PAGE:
Michael Fallon, the energy minister, has said it would be “unfair” to add further costs and green levies onto consumer bills.
The comments are the strongest indication yet that the Conservatives may pledge to scale back existing green policy costs, as the party scrambles to counter Ed Miliband’s energy price freeze plan.
“Piling further costs and green levies on to energy bills is unfair to consumers,” said Mr Fallon at a reception by industry body EnergyUK at the Conservative Party Conference.
“We shouldn’t put British industry at a disadvantage against Europe and the US: for our manufacturers this would be assisted suicide.”
The Conservatives are understood to be reviewing all policies that are currently paid for through energy bills and looking at further exemptions from policy costs for SMEs and industry.
Energy suppliers say that policies initiated by the Coalition – such as the “energy company obligation” (ECO) efficiency scheme, and the carbon price floor tax – are already adding to their costs.
The “Big Six” suppliers are expected to raise their household energy tariffs by up to 10pc in coming weeks and are likely to blame the costs of ECO, which they say ministers have grossly underestimated, as well as rising network charges.
The Telegraph revealed ministers are already in talks over potentially extending the deadline for completing the ECO scheme, to try to stem further price rises. An extension is expected to be included in a consultation on the future of the scheme next year.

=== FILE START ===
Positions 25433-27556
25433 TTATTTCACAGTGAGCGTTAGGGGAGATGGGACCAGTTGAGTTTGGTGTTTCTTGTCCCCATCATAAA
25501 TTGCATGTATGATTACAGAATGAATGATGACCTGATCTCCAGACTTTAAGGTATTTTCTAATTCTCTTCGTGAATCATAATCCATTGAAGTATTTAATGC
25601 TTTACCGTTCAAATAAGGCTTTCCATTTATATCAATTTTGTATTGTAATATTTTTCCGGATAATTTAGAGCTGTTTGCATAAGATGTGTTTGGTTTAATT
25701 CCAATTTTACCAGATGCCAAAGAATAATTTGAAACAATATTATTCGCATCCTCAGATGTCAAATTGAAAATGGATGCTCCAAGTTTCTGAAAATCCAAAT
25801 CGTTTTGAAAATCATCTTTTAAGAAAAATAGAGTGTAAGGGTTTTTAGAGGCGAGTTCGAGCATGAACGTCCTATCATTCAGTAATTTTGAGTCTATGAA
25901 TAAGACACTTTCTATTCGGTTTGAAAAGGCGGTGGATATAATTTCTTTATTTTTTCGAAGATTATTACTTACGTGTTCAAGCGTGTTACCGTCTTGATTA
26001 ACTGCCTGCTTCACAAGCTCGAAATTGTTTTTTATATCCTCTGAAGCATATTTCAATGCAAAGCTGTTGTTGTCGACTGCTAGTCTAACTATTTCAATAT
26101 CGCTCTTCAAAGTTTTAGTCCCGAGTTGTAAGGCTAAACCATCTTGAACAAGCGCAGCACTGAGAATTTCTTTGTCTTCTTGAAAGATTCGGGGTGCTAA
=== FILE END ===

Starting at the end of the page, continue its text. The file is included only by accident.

A new system of subsidies for nuclear power plants and wind farms, devised by the Coalition, will also be paid for by levies on energy bills. Households and businesses will have to pay £7.6bn a year toward building greener power plants by 2020 – about £95 per household – up from £2.35bn now.
Mr Fallon argued on Monday night that Labour’s pledge of a 2030 target for decarbonising the power sector – which would require an even greater deployment of green technologies such as wind farms – would “threaten our recovery”.
The minister, who recently ruled out subsidies for gas storage plants, despite fears over Britain running out of gas, said: “It’s time to move energy policy back to the market.”
Mr Fallon’s comments echo those of Chancellor George Osborne, who pledged last weekend to “keep a very, very close eye on the affordability of energy prices going forward” and “constantly assess the value for money of your energy policies and obligations”.
Energy giants SSE and E.On have called for ministers to go further and remove environmental and social levies from energy bills altogether, paying for them through general taxation instead.
SSE revealed on Monday that its retail business had been loss-making in the first half of the year and that it expected first-half profits for the group to be down as a result.
The business had been hurt by “higher wholesale gas costs and the heightened impact of fixed distribution and other costs, which themselves were rising, during the spring and summer period of lower energy consumption”.
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